I’m not sure these films will become an annual tradition with me, now. I’ll happily watch Remember the Night again, as well as Stanwyck’s other holiday-themed feature, Christmas in Connecticut (1945). Although the two Stanwyck movies were made only five or so years apart, they’re separated by important milestones. The end of the Depression and the war years are the two historic markers, and there were a couple of personal ones, as well.
Stanwyck made what turned out to be her two most important movies in the intervening years: as mentioned before, she played the female scofflaw of The Lady Eve, and the most fatale femme of all in Double Indemnity. While her chilling portrayal of a murderous SoCal housewife only bolstered her career in the long run, when she wrapped Double Indemnityshe must have worried for a moment or two about the possibility of alienating viewers who might confuse the actress with the cold-blooded character she played.
5. Christmas in Connecticut (1945)
Choosing to do a Christmas-themed comedy, then, seemed like it would be a smart next step for an image-conscious star. The only problem with Christmas in Connecticut (which came out in July 1945, by the way) is that the protagonist, Elizabeth Lane, is just as self-centered and unprincipled (if not as violent or crazy) as Phyllis Dietrichson.
Lane’s career as a magazine columnist is based on lies. She authors Martha-Stewart-style articles about the joys of family life on a Connecticut farm life without (unlike Martha) ever getting married, having a child, or setting foot outside Manhattan. When her publisher asks her to invite a wounded sailor to her rural home for Christmas, she stages an elaborate charade in the country house of her sometime boyfriend. In return for his complicity, she promises to marry him, although throughout the film she does nothing but try to wriggle out of her end of the deal. In fact, one of the few times in the entire movie she’s honest is when she informs him that she doesn’t love him. Nevertheless, she gets everything she wants by the time the final credits roll.
This unblemished success seems to violate the standards of the Hays Production Code, which dictated that virtue be rewarded and that deceit never pays. If the audience is able to wink at the Lane character’s bad behavior, it’s only because the men she lies to (her boyfriend played by Reginald Gardiner and her publisher played by Sydney Greenstreet) are just as dishonest as she is—and a lot less attractive, to boot.
6. Holiday Affair (1949)
While I might guess that Stanwyck wanted a light comedy after the darkness of Double Indemnity, it seems undeniable that Mitchum’s casting in Holiday Affair was an explicit attempt on the part of RKO to rehabilitate his image after his prison stint for marijuana possession. The trailer unsubtly declares: “You’ll like him in a new type of role.”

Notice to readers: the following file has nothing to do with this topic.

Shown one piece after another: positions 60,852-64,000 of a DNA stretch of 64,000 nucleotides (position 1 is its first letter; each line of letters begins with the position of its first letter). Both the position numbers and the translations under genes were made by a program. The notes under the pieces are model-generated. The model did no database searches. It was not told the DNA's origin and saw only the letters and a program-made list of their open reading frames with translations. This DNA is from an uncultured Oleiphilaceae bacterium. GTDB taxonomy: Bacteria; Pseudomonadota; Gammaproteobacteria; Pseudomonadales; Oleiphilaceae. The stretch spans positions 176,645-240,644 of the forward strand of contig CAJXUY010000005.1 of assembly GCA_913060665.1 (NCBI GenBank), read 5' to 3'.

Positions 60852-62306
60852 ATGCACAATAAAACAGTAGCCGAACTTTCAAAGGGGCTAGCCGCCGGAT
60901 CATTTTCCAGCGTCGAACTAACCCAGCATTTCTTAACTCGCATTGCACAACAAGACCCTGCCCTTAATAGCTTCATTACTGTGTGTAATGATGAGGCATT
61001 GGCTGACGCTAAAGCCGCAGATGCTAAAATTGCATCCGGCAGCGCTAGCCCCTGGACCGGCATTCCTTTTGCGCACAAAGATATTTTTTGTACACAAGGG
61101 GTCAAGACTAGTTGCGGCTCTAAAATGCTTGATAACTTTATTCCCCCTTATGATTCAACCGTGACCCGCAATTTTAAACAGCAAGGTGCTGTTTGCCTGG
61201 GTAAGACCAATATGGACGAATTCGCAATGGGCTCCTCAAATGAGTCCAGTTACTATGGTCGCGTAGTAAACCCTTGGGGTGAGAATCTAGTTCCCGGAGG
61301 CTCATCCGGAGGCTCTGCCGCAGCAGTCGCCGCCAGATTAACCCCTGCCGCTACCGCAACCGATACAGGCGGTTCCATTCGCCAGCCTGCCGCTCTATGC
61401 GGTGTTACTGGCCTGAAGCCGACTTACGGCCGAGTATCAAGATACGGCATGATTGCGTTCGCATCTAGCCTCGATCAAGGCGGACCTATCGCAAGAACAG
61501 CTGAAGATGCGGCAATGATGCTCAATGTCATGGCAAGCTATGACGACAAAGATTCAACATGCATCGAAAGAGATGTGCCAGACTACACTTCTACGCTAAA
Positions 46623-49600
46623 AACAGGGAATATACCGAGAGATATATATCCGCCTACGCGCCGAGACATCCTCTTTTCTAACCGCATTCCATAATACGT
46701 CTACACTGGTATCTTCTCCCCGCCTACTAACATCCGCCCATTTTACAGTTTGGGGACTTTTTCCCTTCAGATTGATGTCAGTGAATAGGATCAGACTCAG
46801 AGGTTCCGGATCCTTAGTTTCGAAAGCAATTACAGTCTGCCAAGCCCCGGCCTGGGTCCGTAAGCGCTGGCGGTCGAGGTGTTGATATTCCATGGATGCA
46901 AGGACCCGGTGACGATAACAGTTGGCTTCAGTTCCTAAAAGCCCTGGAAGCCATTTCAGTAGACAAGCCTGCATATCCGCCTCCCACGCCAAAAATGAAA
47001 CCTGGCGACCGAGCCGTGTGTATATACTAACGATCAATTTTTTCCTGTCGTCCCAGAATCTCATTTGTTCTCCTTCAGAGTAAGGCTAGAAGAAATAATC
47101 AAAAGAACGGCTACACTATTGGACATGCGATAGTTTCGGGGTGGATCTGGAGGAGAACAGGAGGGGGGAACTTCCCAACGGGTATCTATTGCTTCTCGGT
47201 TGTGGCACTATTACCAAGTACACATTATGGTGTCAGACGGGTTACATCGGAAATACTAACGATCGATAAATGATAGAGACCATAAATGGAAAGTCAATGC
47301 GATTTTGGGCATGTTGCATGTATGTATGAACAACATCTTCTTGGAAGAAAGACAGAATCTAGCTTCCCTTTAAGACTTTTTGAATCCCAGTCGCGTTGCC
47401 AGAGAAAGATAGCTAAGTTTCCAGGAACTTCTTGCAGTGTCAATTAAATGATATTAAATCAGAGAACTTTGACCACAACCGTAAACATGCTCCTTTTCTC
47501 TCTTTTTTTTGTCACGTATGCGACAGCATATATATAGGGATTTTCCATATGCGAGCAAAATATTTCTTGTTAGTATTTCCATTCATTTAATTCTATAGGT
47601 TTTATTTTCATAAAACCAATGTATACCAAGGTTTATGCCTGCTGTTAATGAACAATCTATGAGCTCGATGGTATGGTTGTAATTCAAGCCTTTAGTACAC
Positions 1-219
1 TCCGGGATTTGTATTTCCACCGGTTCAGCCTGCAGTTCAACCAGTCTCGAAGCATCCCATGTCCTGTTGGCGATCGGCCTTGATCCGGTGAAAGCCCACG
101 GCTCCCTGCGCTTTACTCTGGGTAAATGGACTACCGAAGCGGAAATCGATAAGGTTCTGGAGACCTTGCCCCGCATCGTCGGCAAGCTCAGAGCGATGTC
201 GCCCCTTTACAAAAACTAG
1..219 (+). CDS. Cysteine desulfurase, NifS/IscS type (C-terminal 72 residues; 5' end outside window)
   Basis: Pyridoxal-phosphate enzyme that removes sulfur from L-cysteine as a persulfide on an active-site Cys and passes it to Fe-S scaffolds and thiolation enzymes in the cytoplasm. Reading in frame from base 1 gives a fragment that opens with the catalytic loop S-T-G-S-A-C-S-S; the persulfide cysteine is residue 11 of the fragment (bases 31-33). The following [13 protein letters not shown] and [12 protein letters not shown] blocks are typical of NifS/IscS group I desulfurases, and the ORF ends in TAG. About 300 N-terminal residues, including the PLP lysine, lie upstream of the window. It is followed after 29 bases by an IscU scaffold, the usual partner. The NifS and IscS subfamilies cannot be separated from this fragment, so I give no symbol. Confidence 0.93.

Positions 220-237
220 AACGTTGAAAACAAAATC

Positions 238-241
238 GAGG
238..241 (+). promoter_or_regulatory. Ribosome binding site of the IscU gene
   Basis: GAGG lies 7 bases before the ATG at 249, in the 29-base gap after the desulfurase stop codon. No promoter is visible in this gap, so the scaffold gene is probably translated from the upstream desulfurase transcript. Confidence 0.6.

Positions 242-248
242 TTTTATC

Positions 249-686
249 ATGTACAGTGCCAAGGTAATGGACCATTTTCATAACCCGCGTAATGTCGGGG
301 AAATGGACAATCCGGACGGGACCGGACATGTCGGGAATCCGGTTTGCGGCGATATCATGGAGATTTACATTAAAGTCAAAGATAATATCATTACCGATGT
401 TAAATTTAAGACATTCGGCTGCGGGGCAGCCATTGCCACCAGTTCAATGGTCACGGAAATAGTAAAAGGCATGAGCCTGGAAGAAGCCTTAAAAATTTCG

Indeed, I’m sure I would: but Holiday Affair isn’t it. The plot centers on a not-very-merry widow (and single mom) and her disruptive passion for a war veteran (Mitchum) with a dream to build boats but to not hold down a full-time sensible job. While the Hays Code forbids “lustful embraces”, it seems that sex is explicitly on every character’s mind (with the possible exception of the Leigh character’s young son). The original ad campaign featured an image of Mitchum seemingly undressing Janet Leigh with his eyes accompanied by the thought bubble, “Baby you’re just what I want for Christmas.” (According to Leigh biographer Michelangelo Capua, Howard Hughes decided to scrap that advertisement and go with the more Code-friendly, “When Mitchum kisses ’em, they hear bells… wedding bells.”)
7 The Man Who Came to Dinner (1942)
Long-term compatibility is also an issue with Bette Davis and Richard Travis in The Man Who Came to Dinner, another worthwhile holiday viewing choice. The film’s plot hinges on Davis’ decision to marry a small-town reporter she meets while her wittily venomous boss (Monty Woolley) recovers from an injury sustained during a Midwestern speaking tour. Davis’ scenes with Woolley are so rollicking and her ones with Travis are so… not. One is hard-pressed to imagine that she’ll be happy turning her back on New York City in favor of a quiet, sarcasm-free rural life. Part of the fun of watching Christmas in Connecticut, Holiday Affair, and The Man Who Came to Dinner is the way they mischievously undermine the values they superficially purport to promote.
8. I’ll Be Seeing You (1944)